July 6, 2020

NIAC Calls for Treasury to Ensure Sanctions Do Not Hamper Scientific Exchange with Iran

FOR IMMEDIATE RELEASE: Friday, July 6, 2020
CONTACT: Mana Mostatabi | 202.386.6325 x103 | [email protected]

Washington DC – The National Iranian American Council (NIAC) is concerned that Neuromatch Academy, a global online summer school based in the U.S. that advances public health and will teach neuroscience to more than 1,700 students from 65 countries, has been barred from including Iranians in its program due to U.S. sanctions. NIAC urges the Department of Treasury to resolve this issue — including by issuing a specific license to enable Neuromatch Academy to work with residents of Iran and by considering a general license to enable scientific exchanges regarding public health.

“Preventing American and Iranian neuroscientists from working together to advance public health – at the height of a pandemic, no less – serves no U.S. interest and is yet another example of our Iran sanctions harming innocent people,” said NIAC President Jamal Abdi. “These sanctions actively harm the global scientific community and risk setting back efforts to cure brain diseases and potentially address complications related to COVID-19.”

“Neuroscience is a global endeavor and many scientists from Iran are leading the effort to understand and cure diseases of the brain,” said University of Pennsylvania Professor Konrad Kording, a founding member of Neuromatch Academy. “There are no benefits to be gained by excluding Iranians from participating and it breaks my heart. Our elected officials have a moral duty to fix this law, and prioritize people and their health over politicking.”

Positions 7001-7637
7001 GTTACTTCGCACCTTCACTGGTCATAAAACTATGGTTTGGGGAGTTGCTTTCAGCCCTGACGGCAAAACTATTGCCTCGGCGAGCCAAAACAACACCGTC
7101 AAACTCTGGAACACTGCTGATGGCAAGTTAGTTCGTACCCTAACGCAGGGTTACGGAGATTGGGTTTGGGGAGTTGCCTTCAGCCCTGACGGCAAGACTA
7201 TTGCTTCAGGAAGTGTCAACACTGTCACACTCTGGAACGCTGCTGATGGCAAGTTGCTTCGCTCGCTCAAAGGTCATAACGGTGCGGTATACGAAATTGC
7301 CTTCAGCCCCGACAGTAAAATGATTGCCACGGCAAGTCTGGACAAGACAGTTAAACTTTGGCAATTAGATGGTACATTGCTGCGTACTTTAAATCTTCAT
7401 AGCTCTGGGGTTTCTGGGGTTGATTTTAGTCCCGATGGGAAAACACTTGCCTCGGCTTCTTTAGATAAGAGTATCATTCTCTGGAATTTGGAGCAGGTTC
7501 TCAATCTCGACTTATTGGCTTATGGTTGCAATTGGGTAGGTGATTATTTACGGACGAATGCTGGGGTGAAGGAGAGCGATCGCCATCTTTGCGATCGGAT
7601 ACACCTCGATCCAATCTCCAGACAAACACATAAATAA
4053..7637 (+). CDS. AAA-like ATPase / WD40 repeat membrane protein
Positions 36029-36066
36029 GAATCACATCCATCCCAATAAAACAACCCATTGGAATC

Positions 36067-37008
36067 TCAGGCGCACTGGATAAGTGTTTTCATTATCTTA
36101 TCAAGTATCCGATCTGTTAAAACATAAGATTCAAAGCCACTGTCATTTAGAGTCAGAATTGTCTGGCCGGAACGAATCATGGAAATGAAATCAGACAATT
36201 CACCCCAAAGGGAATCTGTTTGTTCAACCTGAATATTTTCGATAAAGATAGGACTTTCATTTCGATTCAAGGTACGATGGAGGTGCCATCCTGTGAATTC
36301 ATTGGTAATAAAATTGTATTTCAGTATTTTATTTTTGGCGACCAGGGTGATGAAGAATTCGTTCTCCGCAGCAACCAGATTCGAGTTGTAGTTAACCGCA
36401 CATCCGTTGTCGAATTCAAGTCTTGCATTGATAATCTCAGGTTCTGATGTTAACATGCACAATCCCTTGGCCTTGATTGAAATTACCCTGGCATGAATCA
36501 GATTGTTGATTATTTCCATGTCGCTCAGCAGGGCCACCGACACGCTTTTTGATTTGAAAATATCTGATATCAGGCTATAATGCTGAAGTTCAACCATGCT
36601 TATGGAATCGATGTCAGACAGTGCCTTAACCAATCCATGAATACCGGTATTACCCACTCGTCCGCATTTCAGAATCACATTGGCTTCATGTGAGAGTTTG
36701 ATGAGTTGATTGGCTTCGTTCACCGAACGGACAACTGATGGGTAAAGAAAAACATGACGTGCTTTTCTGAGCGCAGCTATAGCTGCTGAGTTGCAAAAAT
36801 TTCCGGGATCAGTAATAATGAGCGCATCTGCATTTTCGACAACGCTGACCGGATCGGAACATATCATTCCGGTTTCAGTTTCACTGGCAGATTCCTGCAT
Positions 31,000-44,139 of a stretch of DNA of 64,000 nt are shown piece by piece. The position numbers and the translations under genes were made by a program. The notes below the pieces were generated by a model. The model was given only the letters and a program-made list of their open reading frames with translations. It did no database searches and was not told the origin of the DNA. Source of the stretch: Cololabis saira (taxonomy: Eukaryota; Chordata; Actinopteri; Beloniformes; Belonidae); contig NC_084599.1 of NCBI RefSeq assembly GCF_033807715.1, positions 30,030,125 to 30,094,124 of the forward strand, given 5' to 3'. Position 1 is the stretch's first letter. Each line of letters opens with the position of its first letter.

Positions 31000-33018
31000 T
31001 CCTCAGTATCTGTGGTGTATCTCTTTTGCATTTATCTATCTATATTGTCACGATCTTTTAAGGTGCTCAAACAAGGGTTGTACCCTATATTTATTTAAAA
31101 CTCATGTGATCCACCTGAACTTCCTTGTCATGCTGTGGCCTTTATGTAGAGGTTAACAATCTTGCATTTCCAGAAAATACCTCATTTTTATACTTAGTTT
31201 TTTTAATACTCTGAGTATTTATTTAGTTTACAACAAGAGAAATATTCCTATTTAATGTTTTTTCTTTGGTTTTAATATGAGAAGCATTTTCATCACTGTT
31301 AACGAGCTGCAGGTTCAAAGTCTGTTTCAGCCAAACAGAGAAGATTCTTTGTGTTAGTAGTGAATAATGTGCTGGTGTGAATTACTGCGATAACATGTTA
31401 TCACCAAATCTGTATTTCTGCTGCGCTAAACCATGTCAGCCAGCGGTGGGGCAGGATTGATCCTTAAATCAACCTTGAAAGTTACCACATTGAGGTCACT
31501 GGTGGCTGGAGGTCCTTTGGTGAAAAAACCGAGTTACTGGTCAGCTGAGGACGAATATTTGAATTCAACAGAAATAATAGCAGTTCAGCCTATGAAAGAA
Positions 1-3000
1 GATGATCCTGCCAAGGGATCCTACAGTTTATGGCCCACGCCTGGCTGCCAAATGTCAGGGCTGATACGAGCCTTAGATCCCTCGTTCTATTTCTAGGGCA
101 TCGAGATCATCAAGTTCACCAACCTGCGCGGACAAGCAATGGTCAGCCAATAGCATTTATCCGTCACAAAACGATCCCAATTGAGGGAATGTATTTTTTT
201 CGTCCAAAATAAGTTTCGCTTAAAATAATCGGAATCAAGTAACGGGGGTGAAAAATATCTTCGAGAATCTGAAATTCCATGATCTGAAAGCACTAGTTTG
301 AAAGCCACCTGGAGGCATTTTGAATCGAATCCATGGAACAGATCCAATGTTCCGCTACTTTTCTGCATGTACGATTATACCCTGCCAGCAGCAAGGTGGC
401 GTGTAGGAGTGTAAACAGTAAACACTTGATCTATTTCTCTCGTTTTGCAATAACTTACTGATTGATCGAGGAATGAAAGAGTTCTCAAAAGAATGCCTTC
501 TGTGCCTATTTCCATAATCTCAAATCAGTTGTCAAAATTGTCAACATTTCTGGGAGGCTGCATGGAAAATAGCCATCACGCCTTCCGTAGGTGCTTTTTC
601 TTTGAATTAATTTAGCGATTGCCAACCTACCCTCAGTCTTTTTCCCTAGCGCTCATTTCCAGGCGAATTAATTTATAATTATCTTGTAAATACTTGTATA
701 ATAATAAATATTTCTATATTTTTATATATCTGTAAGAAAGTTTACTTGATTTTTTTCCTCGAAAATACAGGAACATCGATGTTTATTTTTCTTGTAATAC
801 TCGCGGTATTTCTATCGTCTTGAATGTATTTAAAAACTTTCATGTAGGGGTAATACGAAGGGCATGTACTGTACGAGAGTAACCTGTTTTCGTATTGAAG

Kording says the Academy will have to reject approximately 60 Iranians who had registered for its upcoming conference. Sanctions on Iran are tremendously difficult to navigate, but generally bar Americans from providing “services” to Iranians, including facilitating high-level scientific exchanges, without specific authorization from the Treasury Department. While Iranians are allowed to participate in certain online coursework, those exemptions do not extend to advanced work in the hard sciences, which is a major gap that must be fixed. 

“Yet again, U.S. policy on Iran is cutting off our nose to spite our face and punishing Iranian scientists who could be helping Americans and people across the globe,” said Abdi. “Disease does not abide by sanctions policy and, as we have painfully learned during the COVID pandemic, public health must not be a venue to settle political scores. We hope the Trump Administration will revisit the overly broad sanctions on Iran and provide necessary exemptions related to public health and addressing the pandemic.”


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